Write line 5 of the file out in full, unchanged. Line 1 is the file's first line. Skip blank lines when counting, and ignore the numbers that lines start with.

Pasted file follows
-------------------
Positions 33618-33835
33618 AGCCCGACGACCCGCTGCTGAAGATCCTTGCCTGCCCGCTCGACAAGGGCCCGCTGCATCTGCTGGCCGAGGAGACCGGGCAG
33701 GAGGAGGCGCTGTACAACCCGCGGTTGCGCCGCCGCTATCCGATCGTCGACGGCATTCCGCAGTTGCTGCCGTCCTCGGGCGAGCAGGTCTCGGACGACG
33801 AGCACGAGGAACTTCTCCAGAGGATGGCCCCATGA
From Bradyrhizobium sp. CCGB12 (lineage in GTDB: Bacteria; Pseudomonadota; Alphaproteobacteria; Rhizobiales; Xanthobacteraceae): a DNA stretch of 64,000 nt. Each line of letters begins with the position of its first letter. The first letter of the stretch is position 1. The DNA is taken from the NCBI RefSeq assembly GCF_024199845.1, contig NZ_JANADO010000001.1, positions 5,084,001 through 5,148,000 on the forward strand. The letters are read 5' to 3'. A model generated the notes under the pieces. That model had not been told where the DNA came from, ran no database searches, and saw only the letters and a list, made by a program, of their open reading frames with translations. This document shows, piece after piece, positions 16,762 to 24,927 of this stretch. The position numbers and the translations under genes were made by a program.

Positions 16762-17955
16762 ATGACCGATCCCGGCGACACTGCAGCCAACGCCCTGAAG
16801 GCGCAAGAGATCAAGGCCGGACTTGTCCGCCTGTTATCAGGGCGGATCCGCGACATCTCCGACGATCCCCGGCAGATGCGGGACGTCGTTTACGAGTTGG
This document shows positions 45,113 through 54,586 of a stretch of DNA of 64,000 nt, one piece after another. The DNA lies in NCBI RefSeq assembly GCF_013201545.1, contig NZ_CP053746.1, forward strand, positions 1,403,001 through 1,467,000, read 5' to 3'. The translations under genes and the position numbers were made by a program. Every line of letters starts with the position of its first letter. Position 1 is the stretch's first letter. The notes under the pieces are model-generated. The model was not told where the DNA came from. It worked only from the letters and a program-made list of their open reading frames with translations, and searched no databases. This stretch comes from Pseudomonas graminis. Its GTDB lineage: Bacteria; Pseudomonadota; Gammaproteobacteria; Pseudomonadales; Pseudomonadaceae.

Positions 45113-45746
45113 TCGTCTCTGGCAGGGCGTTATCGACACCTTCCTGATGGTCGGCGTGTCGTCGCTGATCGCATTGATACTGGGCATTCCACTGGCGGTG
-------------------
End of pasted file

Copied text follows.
From Bradyrhizobium sp. CCGB12 (lineage in GTDB: Bacteria; Pseudomonadota; Alphaproteobacteria; Rhizobiales; Xanthobacteraceae): a DNA stretch of 64,000 nt. Each line of letters begins with the position of its first letter. The first letter of the stretch is position 1. The DNA is taken from the NCBI RefSeq assembly GCF_024199845.1, contig NZ_JANADO010000001.1, positions 5,084,001 through 5,148,000 on the forward strand. The letters are read 5' to 3'. A model generated the notes under the pieces. That model had not been told where the DNA came from, ran no database searches, and saw only the letters and a list, made by a program, of their open reading frames with translations. This document shows, piece after piece, positions 16,762 to 24,927 of this stretch. The position numbers and the translations under genes were made by a program.